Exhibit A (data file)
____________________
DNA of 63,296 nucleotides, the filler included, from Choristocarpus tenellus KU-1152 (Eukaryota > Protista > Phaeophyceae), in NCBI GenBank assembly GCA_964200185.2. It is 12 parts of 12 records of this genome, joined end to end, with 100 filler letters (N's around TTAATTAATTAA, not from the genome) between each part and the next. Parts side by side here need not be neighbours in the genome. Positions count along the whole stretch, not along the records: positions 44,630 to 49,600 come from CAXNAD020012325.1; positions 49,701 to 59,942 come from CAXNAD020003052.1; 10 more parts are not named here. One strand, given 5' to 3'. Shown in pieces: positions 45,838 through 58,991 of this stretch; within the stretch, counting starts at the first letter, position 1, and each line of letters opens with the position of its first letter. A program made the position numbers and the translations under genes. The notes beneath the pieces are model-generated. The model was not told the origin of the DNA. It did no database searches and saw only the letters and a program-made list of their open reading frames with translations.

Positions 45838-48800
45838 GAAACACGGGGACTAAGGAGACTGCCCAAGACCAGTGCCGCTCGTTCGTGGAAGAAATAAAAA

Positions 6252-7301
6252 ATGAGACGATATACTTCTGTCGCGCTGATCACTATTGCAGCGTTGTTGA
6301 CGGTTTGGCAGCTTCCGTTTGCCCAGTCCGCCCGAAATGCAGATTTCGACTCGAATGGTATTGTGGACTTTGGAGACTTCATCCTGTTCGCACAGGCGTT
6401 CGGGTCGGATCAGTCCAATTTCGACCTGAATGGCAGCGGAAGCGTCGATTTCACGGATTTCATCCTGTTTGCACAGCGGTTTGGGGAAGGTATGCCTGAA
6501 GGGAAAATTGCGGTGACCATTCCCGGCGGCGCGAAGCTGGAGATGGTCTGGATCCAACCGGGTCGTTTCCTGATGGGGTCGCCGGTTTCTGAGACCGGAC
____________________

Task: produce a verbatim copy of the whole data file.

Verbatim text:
DNA of 63,296 nucleotides, the filler included, from Choristocarpus tenellus KU-1152 (Eukaryota > Protista > Phaeophyceae), in NCBI GenBank assembly GCA_964200185.2. It is 12 parts of 12 records of this genome, joined end to end, with 100 filler letters (N's around TTAATTAATTAA, not from the genome) between each part and the next. Parts side by side here need not be neighbours in the genome. Positions count along the whole stretch, not along the records: positions 44,630 to 49,600 come from CAXNAD020012325.1; positions 49,701 to 59,942 come from CAXNAD020003052.1; 10 more parts are not named here. One strand, given 5' to 3'. Shown in pieces: positions 45,838 through 58,991 of this stretch; within the stretch, counting starts at the first letter, position 1, and each line of letters opens with the position of its first letter. A program made the position numbers and the translations under genes. The notes beneath the pieces are model-generated. The model was not told the origin of the DNA. It did no database searches and saw only the letters and a program-made list of their open reading frames with translations.

Positions 45838-48800
45838 GAAACACGGGGACTAAGGAGACTGCCCAAGACCAGTGCCGCTCGTTCGTGGAAGAAATAAAAA

Positions 6252-7301
6252 ATGAGACGATATACTTCTGTCGCGCTGATCACTATTGCAGCGTTGTTGA
6301 CGGTTTGGCAGCTTCCGTTTGCCCAGTCCGCCCGAAATGCAGATTTCGACTCGAATGGTATTGTGGACTTTGGAGACTTCATCCTGTTCGCACAGGCGTT
6401 CGGGTCGGATCAGTCCAATTTCGACCTGAATGGCAGCGGAAGCGTCGATTTCACGGATTTCATCCTGTTTGCACAGCGGTTTGGGGAAGGTATGCCTGAA
6501 GGGAAAATTGCGGTGACCATTCCCGGCGGCGCGAAGCTGGAGATGGTCTGGATCCAACCGGGTCGTTTCCTGATGGGGTCGCCGGTTTCTGAGACCGGAC